With almost every video game I play, I find my music collection expanding more and more each time. From musical scores to songs being played during the end credits of a game, I always want to own and carry a piece of the game experience I have loved and enjoyed with me.
Deciding to buy a video game, as opposed to renting from GameFly or borrowing a game from a friend, is a big deal when you’re an adult who has to be mindful of what you spend your money on. Prioritizing paying next month’s rent is much more important than blowing your paycheck on that AAA title everyone is playing right now. When you do buy that video game you have to have, you’re hoping you’ll get your full money’s worth from the purchase and a good gaming experience. Does buying a video game necessarily give you an incentive to complete every single aspect a game offers you? It depends on how much you enjoy the game.
Video games have all kinds of effects on me. Some help me unwind at the end of the day; others totally stress me out. Some are easy, while others are so difficult I end up rage quitting. But this is why I love games — there are so many different genres, I always manage to find a game that suits my mood.
Weekend Morning Games
Specifically, I have weekend morning games. These are extremely special to me, because they are easy to play. Sometimes that’s exactly what I want. My favorites for weekend mornings are the episodic TellTale games, such as The Wolf Among Us, and dating sims. Immersing myself in the dramatic world of Fables or just goofing around with Chrono Days — that’s how I like to burn a morning while I have a pastry and some coffee on the couch.
Games With Rewarding Combat
I also have games that require quick skills and concentration, and I love those for how rewarding it is to get them right. It’s all about the gameplay style — and for me, that’s hack and slash combat. I like beat ’em up combat as well — it’s so similar — but hack and slash is my favorite because it feels much faster paced and looks so glamorous.
Devil May Cry is my favorite here. The series offers a challenging combat style, but it’s the only one that I have had so much fun with, I actually replay missions over and over to improve my score. And then I go on to play the more challenging modes you unlock after beating the game once. I may not be the most skilled player, but it’s a gameplay style I find really rewarding to practice. That’s why Devil May Cry has become my go-to series for when I feel energetic about my gaming.
When I’m Stressed or Tired…
When I’m feeling stressed or tired, indie games are a much better fit. I love playing little offbeat platformers or just burning up toys in Little Inferno. The less skill required, the better — I’m more interested in an unusual atmosphere that sparks my imagination. It’s actually been a while since I dug into these types of games, partly because my PC burned out on me. (I used to get all my indie games on Steam…) I will have to remedy that soon!
And then there are the games I like to play when I really want to game: RPGs and adventure games. They’re my favorites for their immersive worlds, epic storytelling, and compelling characters.These are my go-to games when I have lots of time to immerse myself in another world. I find myself replaying my favorites over and over — games like Mass Effect and Skyrim. I can’t get enough of those, and I have to admit, I’m pretty particular about them. While I have enjoyed exploring the rich worlds of Red Dead Redemption, Assassin’s Creed, GTA V, and Tales of Xillia, at the end of the day, I have only a handful of absolute favorite RPGs and adventure games that I just can’t get out of my head. Those are the games that really make me a gamer, and without them, I probably wouldn’t have the job that I have now or be blogging here today!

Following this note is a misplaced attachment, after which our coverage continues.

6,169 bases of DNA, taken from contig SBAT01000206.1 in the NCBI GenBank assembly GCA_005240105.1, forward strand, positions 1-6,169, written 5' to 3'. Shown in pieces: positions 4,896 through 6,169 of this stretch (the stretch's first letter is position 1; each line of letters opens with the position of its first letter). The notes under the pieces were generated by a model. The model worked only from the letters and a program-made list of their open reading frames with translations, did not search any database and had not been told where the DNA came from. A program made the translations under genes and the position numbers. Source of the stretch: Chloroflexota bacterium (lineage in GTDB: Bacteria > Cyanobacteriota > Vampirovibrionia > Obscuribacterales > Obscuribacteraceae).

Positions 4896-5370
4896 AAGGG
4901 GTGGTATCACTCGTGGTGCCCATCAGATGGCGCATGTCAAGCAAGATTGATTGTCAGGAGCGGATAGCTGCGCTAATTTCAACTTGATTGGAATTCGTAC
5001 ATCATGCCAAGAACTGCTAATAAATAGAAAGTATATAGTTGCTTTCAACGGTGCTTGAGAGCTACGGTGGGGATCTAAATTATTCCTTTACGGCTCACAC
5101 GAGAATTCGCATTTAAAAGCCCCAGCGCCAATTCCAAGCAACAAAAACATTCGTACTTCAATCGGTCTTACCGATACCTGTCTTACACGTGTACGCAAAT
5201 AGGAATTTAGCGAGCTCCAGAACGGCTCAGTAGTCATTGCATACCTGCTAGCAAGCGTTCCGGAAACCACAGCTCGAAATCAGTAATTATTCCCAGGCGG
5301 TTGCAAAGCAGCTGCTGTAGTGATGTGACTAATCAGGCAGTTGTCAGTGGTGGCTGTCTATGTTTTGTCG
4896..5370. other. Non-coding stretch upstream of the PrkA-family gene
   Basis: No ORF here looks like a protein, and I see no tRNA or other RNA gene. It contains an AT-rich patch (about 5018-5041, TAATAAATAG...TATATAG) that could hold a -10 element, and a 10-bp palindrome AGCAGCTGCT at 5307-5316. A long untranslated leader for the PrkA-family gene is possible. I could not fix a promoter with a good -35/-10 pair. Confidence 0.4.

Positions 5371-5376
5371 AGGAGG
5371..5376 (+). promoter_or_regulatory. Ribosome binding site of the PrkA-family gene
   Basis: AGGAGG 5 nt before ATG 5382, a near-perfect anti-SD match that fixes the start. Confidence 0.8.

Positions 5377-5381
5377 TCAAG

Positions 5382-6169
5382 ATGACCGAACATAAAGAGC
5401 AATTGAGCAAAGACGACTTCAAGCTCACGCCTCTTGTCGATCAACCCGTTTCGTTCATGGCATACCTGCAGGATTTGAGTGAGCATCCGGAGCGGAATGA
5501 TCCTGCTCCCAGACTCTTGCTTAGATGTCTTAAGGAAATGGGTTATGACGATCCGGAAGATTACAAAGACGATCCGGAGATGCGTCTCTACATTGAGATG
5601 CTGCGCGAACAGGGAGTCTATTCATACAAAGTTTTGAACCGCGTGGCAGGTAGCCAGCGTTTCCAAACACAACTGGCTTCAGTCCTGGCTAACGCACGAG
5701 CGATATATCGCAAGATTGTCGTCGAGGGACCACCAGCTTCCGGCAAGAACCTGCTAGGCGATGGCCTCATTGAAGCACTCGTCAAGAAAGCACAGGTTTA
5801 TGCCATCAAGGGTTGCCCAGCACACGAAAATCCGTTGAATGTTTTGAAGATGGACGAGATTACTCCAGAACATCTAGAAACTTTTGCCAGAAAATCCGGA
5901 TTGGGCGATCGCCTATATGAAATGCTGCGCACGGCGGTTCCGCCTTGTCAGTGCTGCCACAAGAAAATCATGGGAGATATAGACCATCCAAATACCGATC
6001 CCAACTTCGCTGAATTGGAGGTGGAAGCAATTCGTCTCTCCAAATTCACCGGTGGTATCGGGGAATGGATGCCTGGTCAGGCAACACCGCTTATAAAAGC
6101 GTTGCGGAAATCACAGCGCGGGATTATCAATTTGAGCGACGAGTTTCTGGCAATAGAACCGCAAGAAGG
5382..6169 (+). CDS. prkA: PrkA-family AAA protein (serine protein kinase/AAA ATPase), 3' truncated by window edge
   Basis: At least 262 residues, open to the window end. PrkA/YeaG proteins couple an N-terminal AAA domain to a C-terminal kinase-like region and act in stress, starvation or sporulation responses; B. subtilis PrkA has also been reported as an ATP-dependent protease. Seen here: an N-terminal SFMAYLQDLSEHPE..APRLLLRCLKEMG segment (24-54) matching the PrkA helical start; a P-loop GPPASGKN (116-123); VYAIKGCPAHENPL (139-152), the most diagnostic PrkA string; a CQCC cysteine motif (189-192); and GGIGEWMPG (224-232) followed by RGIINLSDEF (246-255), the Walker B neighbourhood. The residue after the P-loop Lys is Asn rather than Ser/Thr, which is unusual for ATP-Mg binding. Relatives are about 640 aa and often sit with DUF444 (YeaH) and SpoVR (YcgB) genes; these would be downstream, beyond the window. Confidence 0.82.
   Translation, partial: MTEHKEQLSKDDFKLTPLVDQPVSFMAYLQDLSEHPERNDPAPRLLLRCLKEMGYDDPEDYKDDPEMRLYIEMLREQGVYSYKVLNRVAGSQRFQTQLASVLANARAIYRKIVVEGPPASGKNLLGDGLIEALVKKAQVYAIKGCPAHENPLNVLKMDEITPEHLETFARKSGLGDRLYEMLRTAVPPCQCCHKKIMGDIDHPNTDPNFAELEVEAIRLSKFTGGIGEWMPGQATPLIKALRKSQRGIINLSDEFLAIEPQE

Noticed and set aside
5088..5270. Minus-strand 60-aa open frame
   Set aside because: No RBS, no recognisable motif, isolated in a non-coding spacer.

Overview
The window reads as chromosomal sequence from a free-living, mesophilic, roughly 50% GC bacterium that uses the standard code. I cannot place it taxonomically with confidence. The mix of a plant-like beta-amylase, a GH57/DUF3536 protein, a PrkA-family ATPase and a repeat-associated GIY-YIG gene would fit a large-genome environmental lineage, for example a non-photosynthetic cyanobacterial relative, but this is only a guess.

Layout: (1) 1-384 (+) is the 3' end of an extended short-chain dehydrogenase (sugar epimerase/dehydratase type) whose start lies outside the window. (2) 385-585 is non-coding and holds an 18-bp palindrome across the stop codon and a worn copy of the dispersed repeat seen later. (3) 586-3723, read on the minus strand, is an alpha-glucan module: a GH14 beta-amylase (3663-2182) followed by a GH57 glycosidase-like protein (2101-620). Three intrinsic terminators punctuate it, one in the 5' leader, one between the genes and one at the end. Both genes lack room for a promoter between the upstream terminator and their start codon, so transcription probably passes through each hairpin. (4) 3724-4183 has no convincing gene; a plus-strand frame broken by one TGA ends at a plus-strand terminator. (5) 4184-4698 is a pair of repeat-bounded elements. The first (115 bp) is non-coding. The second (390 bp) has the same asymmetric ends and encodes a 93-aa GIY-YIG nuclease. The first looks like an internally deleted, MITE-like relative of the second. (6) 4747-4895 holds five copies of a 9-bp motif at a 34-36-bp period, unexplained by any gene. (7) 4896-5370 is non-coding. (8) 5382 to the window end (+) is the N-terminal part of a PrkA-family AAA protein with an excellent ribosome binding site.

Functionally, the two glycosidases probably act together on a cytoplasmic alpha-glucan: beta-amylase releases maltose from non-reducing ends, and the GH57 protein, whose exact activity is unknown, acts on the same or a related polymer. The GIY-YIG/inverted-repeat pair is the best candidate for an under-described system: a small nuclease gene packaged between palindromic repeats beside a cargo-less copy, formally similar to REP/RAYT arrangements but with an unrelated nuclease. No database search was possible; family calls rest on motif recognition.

It’s inFAMOUS weekend, guys! I’ve been excited for Second Son‘s release for quite a while, but here’s the thing: I decided to tread the infamous path by being basically evil. And it’s so hard to do. My heart can barely take it. I won’t give any Second Son spoilers here, but that first choice you have to make? Ughhhh.
So many video games these days let players make moral decisions and choose “good” or “bad” routes, and I once wrote on my blog about how much I love playing the hero in games. The thing is, in games like the Mass Effect series, even choosing Renegade options (the “bad” options) won’t prevent you from being a hero in the end. You might be tough on people, you might punch reports in the face, you might hang up the phone on the Council… but you’re still Commander Shepard, hero of the Citadel and humanity’s last hope.
When the story is set that way — when your character is fated to be a hero — it frees me up to be a jerk for most of the playthrough. I love going for the Renegade, intimidate, badass side. It’s totally unlike how I am in real life, but that’s part of why I love it so much.
In real life, I’m a nice person. Probably way too polite, sometimes. I like to think most of us who play video games are nice, yet our games let us act out in ways we never would in the real world. That’s the fun of role playing.
I also have fun choosing an alignment that I never would in real life, even if it’s “bad,” and being a generally good person within its confines. For instance, I’m all for playing an assassin and making really tough choices there, as long as my character can be loyal to her friends and believe in her cause. The Dark Side can be fun, and it’s a world all its own.
But for some reason, when it comes to inFAMOUS, I have a really hard time treading the evil route. It feels much more “good” and “evil” than “polite” or “jerk.” And I don’t want to be evil. I can’t just run up to civilians and kick them. I can’t betray the people I care about — even if they’re not real. It doesn’t feel like an alignment choice, either. It’s just straight-up not-very-nice person — unrealistically so.
The funny thing is that I know a lot of people must feel the same way I do. In fact, Sucker Punch devs were surprised to see that the majority of inFAMOUS 2 players chose the heroic sacrifice ending rather than the more selfish ending.